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As the years press on, the sub-compact crossover segment grows stronger. Although not one of the original suiters, the Fiat 500X was part of the somewhat first wave of crossovers that started making these lifted hatchbacks a thing. Circling around for its mid-cycle refresh, changes aren’t as noticeable to the naked eye – it goes much deeper than that.

Feeling almost like the lost and forgot, the 500X hasn’t always been the popular choice when it comes to the crossover needs of the consumer. Being based on the more capable Jeep Renegade, the 500X lived in the shadows of possibilities. Given the cuteness of this adorable little machine, preference for the 500X solely came down to style. While nothing has changed on the exterior outside of some wheel options and revised taillights with body color matching inserts, most of the changes occur under the body.

Dropping its original 2.4-liter and 1.4-liter engine options, along with front-wheel drive and a manual transmission, the all-new 1.3-liter turbocharged four-cylinder, same engine found in the refreshed Jeep Renegade, makes for a pretty nifty change in the right direction. Connecting the 9-speed automatic to the standard all-wheel drive system develops quite a bit of spirit under the hood. Making due with 177-horsepower, the 500X packs a good punch followed by a swift kick from the 210 lb-ft of torque.  Despite taking 9-seconds to get to 60mph, this little go-go-getter expresses itself more lively around town when it sprees to life – torque comes in at the low end of the spectrum of the rpm – that’s what gives it its feisty attitude.

Although coming standard with all-wheel drive, the 500X AWD system isn’t quite like some of the more advanced systems out there. With three available drive modes between Sport, Weather and Auto – the all-wheel drive system prefers being in front wheel drive for the majority of the time. As power is required, it will send low amounts of power to the rear wheels as it deems fitting for the occasion. During our run in with snow, the AWD played its part to the tee at shuffling its power distribution from font to back remaining constant traction.

Forgoing the old TigerShark engine ways with this new MultAir system dramatically changed how FCA’s 9-speed transmission operates. Years past it was dismal and depressing with lack of regard to what it was there for verses now it always seems to find itself in the right gear at the right time. It doesn’t feel as if it’s hunting around or lagging behind. The new technology behind the 1.3-liter engine also makes room for FCA to grow into their eTorque hybrid system – it wouldn’t be surprising to see more performance coming out of this little engine.

If things seem exciting at the throttle, they’re just as thrilling from behind the wheel. The chassis has been boosted with revised damper tuning to the suspension that makes it more animated around corners and more composed over rough surfaces. The optional $195 17-inch wheel option handled the rough terrain well with little discomfort when we took it beyond the paved roads – at least we think it was unpaved – if its covered in snow does it count?  Fuel economy was also increased with 24 mpg city and 30 on the highway. Our average didn’t quite see the EPA rated 26-mpg combined as we saw just 1-mpg below that.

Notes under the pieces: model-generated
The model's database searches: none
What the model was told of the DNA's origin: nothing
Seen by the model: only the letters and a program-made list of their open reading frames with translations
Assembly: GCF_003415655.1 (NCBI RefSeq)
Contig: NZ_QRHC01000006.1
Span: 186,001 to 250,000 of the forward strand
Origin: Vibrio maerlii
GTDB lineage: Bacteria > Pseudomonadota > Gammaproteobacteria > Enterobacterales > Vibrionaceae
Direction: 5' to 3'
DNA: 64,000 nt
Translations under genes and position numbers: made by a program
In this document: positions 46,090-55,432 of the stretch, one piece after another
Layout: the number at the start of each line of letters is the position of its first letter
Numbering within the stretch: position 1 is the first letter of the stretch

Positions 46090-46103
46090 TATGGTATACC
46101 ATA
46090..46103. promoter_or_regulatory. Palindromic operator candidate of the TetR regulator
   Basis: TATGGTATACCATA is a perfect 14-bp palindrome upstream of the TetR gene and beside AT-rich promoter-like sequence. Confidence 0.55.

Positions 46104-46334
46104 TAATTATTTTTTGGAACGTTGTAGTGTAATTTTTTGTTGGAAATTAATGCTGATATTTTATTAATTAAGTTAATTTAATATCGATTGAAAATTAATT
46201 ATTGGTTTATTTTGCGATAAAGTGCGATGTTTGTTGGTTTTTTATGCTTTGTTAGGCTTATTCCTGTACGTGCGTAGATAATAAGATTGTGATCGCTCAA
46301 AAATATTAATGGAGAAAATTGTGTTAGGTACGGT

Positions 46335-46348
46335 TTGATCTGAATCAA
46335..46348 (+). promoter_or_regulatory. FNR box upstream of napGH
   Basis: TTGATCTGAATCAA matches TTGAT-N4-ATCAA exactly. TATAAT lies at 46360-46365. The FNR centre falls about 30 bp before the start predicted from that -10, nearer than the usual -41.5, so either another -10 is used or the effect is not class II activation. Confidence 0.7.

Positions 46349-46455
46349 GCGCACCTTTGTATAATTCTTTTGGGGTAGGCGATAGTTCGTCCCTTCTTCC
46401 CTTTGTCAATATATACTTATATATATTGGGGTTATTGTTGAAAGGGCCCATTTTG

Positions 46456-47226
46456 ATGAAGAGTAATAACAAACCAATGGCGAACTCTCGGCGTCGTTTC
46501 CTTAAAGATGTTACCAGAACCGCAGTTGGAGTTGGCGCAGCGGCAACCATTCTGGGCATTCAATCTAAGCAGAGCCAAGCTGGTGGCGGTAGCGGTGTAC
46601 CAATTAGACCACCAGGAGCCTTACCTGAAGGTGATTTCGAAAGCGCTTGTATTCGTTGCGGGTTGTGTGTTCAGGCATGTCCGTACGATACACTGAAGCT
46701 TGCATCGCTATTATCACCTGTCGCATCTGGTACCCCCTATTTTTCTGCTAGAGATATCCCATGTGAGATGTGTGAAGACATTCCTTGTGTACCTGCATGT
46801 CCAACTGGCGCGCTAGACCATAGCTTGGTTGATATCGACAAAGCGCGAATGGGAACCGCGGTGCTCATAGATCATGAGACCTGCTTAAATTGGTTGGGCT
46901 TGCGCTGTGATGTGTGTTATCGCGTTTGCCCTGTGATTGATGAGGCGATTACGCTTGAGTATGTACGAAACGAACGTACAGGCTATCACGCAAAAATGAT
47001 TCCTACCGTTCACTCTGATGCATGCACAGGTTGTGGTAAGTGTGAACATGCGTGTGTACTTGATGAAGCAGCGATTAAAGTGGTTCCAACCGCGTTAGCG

Like the exterior, most of the interior has stayed the same. Our 500X was the entry level Pop starting at $24,740 and featured a standard 7-inch Uconnect infotainment system with Apple CarPlay and Android Auto connectivity, a color digital cluster display and attractive interior body color matching panels. Prices have increased just over $1000 to accommodate the new powertrain and standard all-wheel drive system. Higher up the food chain to the Trekking Plus and prices see’s closers to $30,000 before adding in additional features like the $1395 Driver Assistance Group and $1695 Premium Group that features a dual-pane sunroof and Beats Audio.

While our focus has been towards our mid-cycle 2019 refresh – latest news came out from FCA of the new 2020 500X Sport that will feature more aggressive sport styling, upgraded interior finishes with sport inspired seating, an Alcantara steering wheel, as well as performance enhancements to the all-wheel drive system with a disconnectable rear-axle for improved efficiency.

Fear not little Fiat 500X, as now it no longer needs to live in the shadows of the Jeep Renegade. Its hearty little core and determined captivation is enough to separate it from its brotherly love. Just be careful climbing into the $30k range as more available options on the Jeep side of the FCA fence start to show more value in that price point.


Model: 2019 FIAT 500 X AWD
Trim: POP
Starting Price: $26,235
As Tested: $27,070


Horsepower/Torque: 177-HORSEPOWER / 210 LB-FT TORQUE
Transmission: 9-SPEED AUTOMATIC
Fuel Economy: EPA RATED: 24-CITY / 30-HWY / 26-COMBINED
Fuel Range: 340 MILES
0-60 MPH: ±9.0 SECONDS




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